Interpersonal skills describe the traits and attribute that you use to interact with others. These skills are important in any environment especially the workplace as they allow you to communicate effectively with your coworkers. During a hiring process, candidates who demonstrate effective interpersonal skills are highly desirable. According to Indeed, interpersonal skills include:
– Listening attentively
– Working in a team environment
– Being responsible and reliable
– Exhibiting leadership qualities
– Motivating other
– Practicing empathy.
These valuable interpersonal skills -listening, empathy, teamwork, leadership, positive attitude – will help create more positive work environments as well as build stronger teams in maintaining productivity.
Now let’s take a look at different types of careers that require stronger interpersonal skills than others.
Educators – teaching requires interpersonal skills to work cohesively with fellow educators, administrators, and students.
Administrative Assistants – interpersonal skills are a highly important part of this role due to the regular interaction with colleagues and clients.
Healthcare Professionals – doctors, nurses, and medical professionals essentially require interpersonal skills while focusing and providing care to patients and clients.
Marketing Specialists – marketing managers should be able to complete the technical aspects of their job successfully while working collaboratively with clients and other teams.
Customer Service Professionals – these professionals spend most of their time interacting with clients, therefore, strong communication skills are essential to possess.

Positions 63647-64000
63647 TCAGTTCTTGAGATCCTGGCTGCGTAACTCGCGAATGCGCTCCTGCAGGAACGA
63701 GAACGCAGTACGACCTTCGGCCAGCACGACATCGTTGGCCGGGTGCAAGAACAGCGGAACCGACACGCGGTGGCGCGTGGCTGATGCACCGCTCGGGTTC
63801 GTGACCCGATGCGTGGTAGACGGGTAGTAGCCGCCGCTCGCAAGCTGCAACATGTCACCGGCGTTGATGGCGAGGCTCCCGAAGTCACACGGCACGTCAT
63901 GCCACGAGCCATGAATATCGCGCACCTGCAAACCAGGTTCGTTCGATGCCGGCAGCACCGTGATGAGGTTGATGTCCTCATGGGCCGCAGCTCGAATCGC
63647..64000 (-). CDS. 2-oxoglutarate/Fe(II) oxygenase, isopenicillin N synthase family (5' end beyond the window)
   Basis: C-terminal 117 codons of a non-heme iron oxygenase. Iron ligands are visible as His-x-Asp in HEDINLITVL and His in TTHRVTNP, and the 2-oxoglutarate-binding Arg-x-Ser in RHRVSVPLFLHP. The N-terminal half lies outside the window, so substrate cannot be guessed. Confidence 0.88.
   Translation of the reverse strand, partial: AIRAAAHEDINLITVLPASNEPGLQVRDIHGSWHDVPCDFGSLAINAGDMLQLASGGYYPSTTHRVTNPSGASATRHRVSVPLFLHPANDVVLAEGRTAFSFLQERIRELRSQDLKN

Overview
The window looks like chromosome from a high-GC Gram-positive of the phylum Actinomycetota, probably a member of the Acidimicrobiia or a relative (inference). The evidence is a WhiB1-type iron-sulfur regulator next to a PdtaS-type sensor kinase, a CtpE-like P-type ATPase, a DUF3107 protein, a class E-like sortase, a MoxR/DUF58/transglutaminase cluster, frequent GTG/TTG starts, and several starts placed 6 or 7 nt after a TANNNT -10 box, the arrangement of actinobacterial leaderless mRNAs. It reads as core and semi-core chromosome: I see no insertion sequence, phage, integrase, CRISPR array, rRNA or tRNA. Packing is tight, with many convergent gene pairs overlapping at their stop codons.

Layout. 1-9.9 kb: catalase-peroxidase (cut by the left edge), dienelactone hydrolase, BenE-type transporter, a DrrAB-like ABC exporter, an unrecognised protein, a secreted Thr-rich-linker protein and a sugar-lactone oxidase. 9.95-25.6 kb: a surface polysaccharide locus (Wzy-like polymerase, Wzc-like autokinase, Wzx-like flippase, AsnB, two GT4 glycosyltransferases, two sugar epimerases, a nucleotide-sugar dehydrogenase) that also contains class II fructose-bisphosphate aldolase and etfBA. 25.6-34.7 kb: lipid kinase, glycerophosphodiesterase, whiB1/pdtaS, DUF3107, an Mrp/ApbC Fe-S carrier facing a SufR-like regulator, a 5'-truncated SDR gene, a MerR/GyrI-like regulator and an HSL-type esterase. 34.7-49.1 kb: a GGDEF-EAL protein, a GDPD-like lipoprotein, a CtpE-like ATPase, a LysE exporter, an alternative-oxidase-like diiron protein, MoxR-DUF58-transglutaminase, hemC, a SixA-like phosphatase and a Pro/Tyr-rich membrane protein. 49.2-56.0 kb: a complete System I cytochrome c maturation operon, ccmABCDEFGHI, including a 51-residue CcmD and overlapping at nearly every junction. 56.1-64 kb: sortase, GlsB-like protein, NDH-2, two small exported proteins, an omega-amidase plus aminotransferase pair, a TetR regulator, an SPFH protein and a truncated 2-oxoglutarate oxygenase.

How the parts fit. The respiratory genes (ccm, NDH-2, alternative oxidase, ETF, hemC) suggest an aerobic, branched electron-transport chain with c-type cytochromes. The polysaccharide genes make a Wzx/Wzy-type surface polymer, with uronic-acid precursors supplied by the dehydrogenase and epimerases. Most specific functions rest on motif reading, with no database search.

Now the question is it possible to improve your interpersonal skills since it’s part of human skills? Absolutely. Here are the tips for you.
If your nature of work doesn’t require interpersonal skills, try joining a networking group or volunteering.
2. Take classes.
What about joining workshops, classes, or exploring free resources for you to learn how to sharpen up your skills?
3. Find a mentor or a coach.
Seek out someone you trust, respect, and admire to teach you how to develop and improve your interpersonal skills and succeed in your career overall. While you’re at it, get constructive feedback about your skills and how you can improve.
4. Observe others’ skills.
Watching and analyzing other people’s interpersonal skills may also help you learn and improve your own.
As you work on improving your skills, it may be beneficial for you to set goals for yourself because it can help provide you with structure and make developing these skills more efficient.